Bankruptcy can Stop Georgia Foreclosures, Which are Expected to Increase in 2012

Mortgage companies are foreclosing on homes in Georgia at an increased rate in 2012, and bankruptcy can help homeowners stop foreclosure and keep their homes. According to an article in Bloomberg, Realty Trac Inc. predicts that there will be more than 1 million US homes siezed this year. Georgia was ranked the fourth highest in foreclosure rates at one in 37 houses!

Bankruptcy can assist you with saving your Georgia home from foreclosure. There are two types of individual bankruptcy chapters that a debtor may file: Chapter 7 and Chapter 13. Both types of bankruptcy, if filed prior to the scheduled foreclosure date, effectively stop the foreclosure.

What is the Difference Between Chapter 7 and Chapter 13 With Regards to Creating a Plan to Keep My House in Georgia?

Chapter 7: Filing Chapter 7 initiates a court order that will prevent a mortgage company from foreclosing on your home, which is how bankruptcy stops foreclosure. However, Chapter 7 does not provide a long-term plan to repay mortgage arrears back to the mortgage company. If you file Chapter 7 and you are behind on your mortgage, the bankruptcy filing does stop the foreclosure, but it is a temporary fix. The only way you can keep your home long-term in a Chapter 7 is to become current on all past due mortgage payments. Many people who file Chapter 7 in Georgia to save their homes ultimately decided to surrender the home back to the bank but file bankruptcy in order to remain in their homes temporarily and then to wipe out all mortgage debts. I usually ask my clients whether they can rent a home in their area for less than the amount of their mortgage. If the answer is yes and the homeowner is extremely deliquent on the mortgage, then it may make since to give up the house after the bankruptcy has been filed. Chapter 7 usually closes out within 6 months from the date you file your case.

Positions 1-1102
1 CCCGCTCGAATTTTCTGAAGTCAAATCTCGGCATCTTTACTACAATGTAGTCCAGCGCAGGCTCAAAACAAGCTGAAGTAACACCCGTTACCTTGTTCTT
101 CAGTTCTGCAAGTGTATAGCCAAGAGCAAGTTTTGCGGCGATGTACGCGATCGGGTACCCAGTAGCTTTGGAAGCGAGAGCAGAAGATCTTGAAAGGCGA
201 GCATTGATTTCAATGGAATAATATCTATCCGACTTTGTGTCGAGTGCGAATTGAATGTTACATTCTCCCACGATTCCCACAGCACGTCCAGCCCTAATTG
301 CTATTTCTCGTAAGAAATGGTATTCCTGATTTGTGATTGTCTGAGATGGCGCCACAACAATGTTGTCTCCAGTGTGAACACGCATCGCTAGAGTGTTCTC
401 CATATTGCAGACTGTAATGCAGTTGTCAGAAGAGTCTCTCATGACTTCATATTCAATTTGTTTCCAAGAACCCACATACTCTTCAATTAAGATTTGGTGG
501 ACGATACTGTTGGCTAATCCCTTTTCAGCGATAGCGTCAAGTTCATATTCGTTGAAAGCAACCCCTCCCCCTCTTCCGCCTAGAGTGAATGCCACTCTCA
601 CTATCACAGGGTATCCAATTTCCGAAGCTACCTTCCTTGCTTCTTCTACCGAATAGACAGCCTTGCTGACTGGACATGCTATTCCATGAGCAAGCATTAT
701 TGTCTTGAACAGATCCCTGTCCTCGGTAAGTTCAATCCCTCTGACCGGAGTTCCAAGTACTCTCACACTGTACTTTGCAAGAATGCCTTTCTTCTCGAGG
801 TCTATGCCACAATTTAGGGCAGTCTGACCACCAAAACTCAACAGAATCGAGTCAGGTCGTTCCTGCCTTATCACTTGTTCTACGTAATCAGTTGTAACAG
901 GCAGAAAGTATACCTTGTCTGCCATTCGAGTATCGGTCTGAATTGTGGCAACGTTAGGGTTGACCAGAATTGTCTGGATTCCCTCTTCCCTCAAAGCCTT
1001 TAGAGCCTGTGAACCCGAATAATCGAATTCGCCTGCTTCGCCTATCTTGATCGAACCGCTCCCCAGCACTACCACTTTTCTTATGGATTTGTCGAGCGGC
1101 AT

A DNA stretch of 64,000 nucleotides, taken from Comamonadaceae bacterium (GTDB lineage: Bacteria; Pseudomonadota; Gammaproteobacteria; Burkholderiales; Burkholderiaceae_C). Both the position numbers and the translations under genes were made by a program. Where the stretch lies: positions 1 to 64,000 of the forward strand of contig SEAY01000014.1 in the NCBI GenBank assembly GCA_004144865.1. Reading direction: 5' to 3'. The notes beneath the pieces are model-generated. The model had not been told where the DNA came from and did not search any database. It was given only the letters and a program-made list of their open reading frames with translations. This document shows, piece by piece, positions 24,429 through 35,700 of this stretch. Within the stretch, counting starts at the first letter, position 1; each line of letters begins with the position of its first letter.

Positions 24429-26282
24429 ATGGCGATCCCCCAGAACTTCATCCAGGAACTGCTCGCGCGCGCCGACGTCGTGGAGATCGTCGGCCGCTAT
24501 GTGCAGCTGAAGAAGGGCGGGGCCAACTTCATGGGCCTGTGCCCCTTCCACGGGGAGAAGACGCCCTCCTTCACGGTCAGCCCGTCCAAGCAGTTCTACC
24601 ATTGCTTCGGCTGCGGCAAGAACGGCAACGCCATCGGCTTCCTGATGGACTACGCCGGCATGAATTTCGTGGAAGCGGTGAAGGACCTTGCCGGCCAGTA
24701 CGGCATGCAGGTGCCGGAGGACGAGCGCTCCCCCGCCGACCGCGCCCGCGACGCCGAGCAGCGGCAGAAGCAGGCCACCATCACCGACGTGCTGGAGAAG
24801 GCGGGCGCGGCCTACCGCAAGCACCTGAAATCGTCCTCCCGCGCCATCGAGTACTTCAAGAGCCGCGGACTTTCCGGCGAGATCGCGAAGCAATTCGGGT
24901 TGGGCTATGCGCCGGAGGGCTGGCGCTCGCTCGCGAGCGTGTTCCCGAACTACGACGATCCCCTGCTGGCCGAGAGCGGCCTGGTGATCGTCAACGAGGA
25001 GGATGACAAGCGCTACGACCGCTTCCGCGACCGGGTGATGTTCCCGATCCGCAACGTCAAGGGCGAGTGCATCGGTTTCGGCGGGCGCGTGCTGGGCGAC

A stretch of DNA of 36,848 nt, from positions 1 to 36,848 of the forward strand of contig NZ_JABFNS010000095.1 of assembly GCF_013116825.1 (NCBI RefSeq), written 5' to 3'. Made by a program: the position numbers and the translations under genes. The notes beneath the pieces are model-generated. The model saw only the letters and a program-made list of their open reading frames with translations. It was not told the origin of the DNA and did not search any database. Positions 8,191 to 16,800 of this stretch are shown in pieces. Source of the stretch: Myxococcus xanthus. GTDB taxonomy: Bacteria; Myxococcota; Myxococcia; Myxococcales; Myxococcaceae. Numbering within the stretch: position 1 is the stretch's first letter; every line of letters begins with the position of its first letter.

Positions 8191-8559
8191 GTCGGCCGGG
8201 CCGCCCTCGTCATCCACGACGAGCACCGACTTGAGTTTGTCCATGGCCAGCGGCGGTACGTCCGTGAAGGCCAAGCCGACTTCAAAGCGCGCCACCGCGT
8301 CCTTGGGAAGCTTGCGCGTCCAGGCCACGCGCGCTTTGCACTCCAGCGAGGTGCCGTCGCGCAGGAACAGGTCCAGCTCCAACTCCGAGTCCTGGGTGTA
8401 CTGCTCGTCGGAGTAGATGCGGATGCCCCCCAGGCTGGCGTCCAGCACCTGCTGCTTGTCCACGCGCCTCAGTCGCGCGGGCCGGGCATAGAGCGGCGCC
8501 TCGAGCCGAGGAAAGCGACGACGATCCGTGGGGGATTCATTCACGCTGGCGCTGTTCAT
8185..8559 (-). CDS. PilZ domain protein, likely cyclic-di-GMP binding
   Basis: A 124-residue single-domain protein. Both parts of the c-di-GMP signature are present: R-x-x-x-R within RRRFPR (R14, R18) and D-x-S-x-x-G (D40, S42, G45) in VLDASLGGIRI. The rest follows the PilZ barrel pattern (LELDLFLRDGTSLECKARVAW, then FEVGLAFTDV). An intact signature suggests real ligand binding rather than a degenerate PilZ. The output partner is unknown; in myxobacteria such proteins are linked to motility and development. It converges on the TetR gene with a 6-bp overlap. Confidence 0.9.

Chapter 13: Filing Chapter 13 in Georgia also prevents the mortgage company from foreclosing due to the same court order that is issued in a Chapter 7 case. Chapter 13 also provides a long-term repayment plan for mortgage arrears. Unlike Chapter 7, Chapter 13 lasts from 3 to 5 years. In a Chapter 13 case, a debtor who wishes to keep his home files a plan outlining how he will repay the past due mortgage arrears. In addition to paying the past due mortgage arrears, a debtor must also make all future monthly mortgage payments on time in order to keep the home long-term. Any failure to make either payments could result in dismissal of the case and ultimately foreclosure. If you cannot afford your mortgage payment in the first place, then Chapter 13 is probably not feasible.

As you can see, bankruptcy does provide some good options for you to keep your home if it is scheduled for foreclosure in Georgia. A bankruptcy attorney in Atlanta is absolutely necessary to help you decide what type of bankruptcy you should file to save your home. To schedule a free consultation with a bankruptcy attorney, please call the Law Offices of Charles Clapp at 404.585.0040.